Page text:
The word “hypocrite” is an ugly word. It is quite a charge to call someone a hypocrite. It’s a word that, unfortunately, you often hear in connection with Christian people. The tabloids gleefully report the alleged hypocrisy whenever a high-profile Christian doesn’t walk the walk. I’d be willing to guess that there are many people whose faith has been damaged by the hypocrisy of fellow Christians, to the point that they have left the church altogether. And it’s absolutely no fun to talk about, because even as we point fingers at others who exemplify hypocrisy, we’re hoping that nobody recognizes our own.
The word “hypocrite” is an ugly word, because of what it has come to mean. The word itself is virtually unchanged from its Greek roots, where the term hypocrite was used to describe someone who was play-acting like an actor playing a role, wearing a mask. In the context of a stage play, being a hypocrite was fine; it was the expected behavior. But off of the stage and in real life, play-acting is not a good idea. Especially if you are playing a role of Mr. or Mrs. Super Christian, while harboring a terrible secret: your heart really has wandered far away from God.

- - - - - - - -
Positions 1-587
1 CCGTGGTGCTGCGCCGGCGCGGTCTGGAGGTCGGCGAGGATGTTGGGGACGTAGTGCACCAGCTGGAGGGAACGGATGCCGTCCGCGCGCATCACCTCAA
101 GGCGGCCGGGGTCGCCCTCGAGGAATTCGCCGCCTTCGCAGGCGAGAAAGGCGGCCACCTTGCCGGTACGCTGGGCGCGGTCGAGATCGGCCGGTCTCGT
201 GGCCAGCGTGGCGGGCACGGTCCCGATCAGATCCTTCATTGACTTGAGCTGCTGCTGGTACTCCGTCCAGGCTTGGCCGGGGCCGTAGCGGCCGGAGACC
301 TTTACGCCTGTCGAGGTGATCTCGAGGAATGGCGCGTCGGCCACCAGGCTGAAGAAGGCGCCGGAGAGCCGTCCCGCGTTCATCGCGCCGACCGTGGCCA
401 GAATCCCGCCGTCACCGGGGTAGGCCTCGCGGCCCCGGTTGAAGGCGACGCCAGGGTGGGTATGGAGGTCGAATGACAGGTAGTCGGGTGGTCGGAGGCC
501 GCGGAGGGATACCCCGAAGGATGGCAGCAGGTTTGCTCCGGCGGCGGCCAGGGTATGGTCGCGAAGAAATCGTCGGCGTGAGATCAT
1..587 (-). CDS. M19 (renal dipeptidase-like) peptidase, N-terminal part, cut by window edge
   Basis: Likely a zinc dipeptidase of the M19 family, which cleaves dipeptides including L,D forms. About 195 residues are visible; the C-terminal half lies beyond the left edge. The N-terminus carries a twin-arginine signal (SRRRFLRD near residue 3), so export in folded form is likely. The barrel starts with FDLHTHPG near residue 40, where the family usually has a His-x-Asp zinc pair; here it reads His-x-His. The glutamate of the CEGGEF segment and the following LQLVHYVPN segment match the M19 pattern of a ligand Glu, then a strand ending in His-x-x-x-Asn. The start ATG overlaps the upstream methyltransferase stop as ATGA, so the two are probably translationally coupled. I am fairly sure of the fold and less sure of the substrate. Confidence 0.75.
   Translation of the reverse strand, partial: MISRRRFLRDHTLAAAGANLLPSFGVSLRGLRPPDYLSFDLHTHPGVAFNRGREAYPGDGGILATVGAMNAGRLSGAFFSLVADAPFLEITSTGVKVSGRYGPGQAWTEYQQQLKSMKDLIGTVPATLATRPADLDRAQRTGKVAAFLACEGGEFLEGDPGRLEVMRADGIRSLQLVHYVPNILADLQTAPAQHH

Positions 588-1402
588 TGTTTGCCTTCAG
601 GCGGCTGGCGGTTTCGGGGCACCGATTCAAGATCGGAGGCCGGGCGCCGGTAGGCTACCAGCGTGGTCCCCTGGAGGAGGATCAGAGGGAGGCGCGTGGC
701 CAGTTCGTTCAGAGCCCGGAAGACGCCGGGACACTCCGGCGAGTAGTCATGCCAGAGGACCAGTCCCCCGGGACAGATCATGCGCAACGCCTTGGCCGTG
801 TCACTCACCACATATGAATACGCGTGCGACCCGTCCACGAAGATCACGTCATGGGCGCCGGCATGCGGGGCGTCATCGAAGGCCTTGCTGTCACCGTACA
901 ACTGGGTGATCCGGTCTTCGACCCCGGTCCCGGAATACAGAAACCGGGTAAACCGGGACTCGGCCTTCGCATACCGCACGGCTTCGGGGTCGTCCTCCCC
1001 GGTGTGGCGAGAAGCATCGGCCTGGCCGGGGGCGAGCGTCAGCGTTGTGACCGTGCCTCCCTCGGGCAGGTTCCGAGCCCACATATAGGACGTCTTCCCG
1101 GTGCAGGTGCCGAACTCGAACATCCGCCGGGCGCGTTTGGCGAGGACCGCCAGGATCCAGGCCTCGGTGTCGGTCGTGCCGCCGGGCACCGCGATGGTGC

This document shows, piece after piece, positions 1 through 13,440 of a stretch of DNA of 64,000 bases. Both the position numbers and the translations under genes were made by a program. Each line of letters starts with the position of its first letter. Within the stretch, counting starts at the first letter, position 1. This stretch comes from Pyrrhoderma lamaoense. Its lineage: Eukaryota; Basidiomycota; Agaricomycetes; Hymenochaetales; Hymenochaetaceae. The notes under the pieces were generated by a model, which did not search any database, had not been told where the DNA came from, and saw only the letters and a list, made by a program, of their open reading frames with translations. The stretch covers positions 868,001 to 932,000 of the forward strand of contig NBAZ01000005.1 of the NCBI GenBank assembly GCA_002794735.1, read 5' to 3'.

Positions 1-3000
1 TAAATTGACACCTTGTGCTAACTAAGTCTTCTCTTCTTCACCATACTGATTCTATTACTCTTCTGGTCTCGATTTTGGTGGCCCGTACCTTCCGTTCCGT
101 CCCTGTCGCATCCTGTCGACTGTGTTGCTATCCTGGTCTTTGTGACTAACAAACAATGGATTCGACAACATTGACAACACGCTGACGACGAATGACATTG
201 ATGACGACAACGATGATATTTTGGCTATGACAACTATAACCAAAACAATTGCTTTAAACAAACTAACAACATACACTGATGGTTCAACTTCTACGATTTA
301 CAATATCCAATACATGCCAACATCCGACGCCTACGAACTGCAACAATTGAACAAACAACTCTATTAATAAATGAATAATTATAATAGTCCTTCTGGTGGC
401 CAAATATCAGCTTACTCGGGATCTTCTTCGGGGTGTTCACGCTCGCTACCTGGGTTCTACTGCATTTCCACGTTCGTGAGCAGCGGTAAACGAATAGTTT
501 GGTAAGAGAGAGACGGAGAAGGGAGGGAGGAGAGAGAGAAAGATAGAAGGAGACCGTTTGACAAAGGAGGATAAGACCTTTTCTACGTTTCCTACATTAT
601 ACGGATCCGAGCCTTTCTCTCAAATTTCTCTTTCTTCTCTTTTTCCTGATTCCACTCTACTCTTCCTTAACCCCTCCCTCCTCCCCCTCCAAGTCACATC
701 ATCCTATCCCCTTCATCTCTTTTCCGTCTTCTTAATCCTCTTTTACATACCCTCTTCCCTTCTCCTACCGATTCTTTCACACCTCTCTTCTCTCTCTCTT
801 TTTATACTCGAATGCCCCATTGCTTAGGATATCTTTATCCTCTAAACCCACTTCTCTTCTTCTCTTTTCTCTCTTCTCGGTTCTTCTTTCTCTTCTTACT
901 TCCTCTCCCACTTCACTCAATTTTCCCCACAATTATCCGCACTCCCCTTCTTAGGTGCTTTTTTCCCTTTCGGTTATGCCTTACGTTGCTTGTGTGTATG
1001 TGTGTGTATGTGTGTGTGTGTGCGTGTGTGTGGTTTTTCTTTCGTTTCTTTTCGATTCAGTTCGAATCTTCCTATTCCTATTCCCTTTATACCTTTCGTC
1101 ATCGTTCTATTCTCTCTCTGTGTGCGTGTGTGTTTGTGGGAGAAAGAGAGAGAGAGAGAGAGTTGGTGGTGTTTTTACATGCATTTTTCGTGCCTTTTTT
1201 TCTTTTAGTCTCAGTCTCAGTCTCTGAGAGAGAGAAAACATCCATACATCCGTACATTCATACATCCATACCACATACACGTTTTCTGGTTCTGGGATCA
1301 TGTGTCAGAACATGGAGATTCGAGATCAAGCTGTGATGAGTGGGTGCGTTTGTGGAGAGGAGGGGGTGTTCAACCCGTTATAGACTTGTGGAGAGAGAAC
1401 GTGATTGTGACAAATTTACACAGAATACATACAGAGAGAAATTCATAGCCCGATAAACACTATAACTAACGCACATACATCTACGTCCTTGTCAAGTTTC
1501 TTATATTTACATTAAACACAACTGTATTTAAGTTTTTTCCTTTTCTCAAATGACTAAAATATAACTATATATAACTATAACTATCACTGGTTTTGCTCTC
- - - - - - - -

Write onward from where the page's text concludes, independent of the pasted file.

A man once sat through a church service and then on the way home he fussed about the sermon, he fussed about the traffic, he fussed about the heat, and he fussed about the lateness of the meal being served. Then he bowed his head and prayed. His son was watching him all the way through this post-church experience. Just as they were beginning to pass the food, he said, “Daddy, did God hear you when we left church and you started fussin’ about the sermon and the traffic and the heat?” The father blushed a little as he said “Yes, son, he heard me.” “Well Daddy, did God hear you when you just thanked him for this food right now?” “Well, yes, son, he heard me.” “So, Daddy, which one did God believe: the fussin’ or the prayin’?”